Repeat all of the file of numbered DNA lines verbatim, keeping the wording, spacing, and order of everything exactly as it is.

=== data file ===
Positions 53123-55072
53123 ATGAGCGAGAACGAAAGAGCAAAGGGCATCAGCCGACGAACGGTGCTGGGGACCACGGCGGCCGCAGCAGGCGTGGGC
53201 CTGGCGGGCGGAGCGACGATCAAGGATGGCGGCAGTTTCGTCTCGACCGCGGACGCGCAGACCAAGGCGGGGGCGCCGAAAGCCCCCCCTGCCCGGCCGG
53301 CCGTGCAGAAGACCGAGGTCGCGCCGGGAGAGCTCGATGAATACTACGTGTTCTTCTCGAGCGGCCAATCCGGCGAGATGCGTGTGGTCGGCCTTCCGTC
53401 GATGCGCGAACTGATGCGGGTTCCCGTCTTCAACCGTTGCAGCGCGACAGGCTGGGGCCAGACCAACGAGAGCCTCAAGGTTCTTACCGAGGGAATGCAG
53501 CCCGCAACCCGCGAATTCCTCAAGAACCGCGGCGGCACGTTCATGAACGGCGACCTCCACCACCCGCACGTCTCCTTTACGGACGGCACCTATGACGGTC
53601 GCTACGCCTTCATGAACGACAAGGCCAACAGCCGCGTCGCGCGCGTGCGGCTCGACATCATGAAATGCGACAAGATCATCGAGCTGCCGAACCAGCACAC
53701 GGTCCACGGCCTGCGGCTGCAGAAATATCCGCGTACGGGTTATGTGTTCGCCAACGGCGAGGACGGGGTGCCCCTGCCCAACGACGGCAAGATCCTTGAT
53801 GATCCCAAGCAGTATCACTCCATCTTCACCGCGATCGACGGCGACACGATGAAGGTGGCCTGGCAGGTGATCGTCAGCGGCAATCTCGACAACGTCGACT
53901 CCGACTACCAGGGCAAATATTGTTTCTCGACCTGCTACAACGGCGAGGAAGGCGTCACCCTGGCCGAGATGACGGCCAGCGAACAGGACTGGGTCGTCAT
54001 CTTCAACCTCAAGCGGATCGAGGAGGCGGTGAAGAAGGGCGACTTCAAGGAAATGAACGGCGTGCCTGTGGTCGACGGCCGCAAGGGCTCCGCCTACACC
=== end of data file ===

Positions 53123-55072
53123 ATGAGCGAGAACGAAAGAGCAAAGGGCATCAGCCGACGAACGGTGCTGGGGACCACGGCGGCCGCAGCAGGCGTGGGC
53201 CTGGCGGGCGGAGCGACGATCAAGGATGGCGGCAGTTTCGTCTCGACCGCGGACGCGCAGACCAAGGCGGGGGCGCCGAAAGCCCCCCCTGCCCGGCCGG
53301 CCGTGCAGAAGACCGAGGTCGCGCCGGGAGAGCTCGATGAATACTACGTGTTCTTCTCGAGCGGCCAATCCGGCGAGATGCGTGTGGTCGGCCTTCCGTC
53401 GATGCGCGAACTGATGCGGGTTCCCGTCTTCAACCGTTGCAGCGCGACAGGCTGGGGCCAGACCAACGAGAGCCTCAAGGTTCTTACCGAGGGAATGCAG
53501 CCCGCAACCCGCGAATTCCTCAAGAACCGCGGCGGCACGTTCATGAACGGCGACCTCCACCACCCGCACGTCTCCTTTACGGACGGCACCTATGACGGTC
53601 GCTACGCCTTCATGAACGACAAGGCCAACAGCCGCGTCGCGCGCGTGCGGCTCGACATCATGAAATGCGACAAGATCATCGAGCTGCCGAACCAGCACAC
53701 GGTCCACGGCCTGCGGCTGCAGAAATATCCGCGTACGGGTTATGTGTTCGCCAACGGCGAGGACGGGGTGCCCCTGCCCAACGACGGCAAGATCCTTGAT
53801 GATCCCAAGCAGTATCACTCCATCTTCACCGCGATCGACGGCGACACGATGAAGGTGGCCTGGCAGGTGATCGTCAGCGGCAATCTCGACAACGTCGACT
53901 CCGACTACCAGGGCAAATATTGTTTCTCGACCTGCTACAACGGCGAGGAAGGCGTCACCCTGGCCGAGATGACGGCCAGCGAACAGGACTGGGTCGTCAT
54001 CTTCAACCTCAAGCGGATCGAGGAGGCGGTGAAGAAGGGCGACTTCAAGGAAATGAACGGCGTGCCTGTGGTCGACGGCCGCAAGGGCTCCGCCTACACC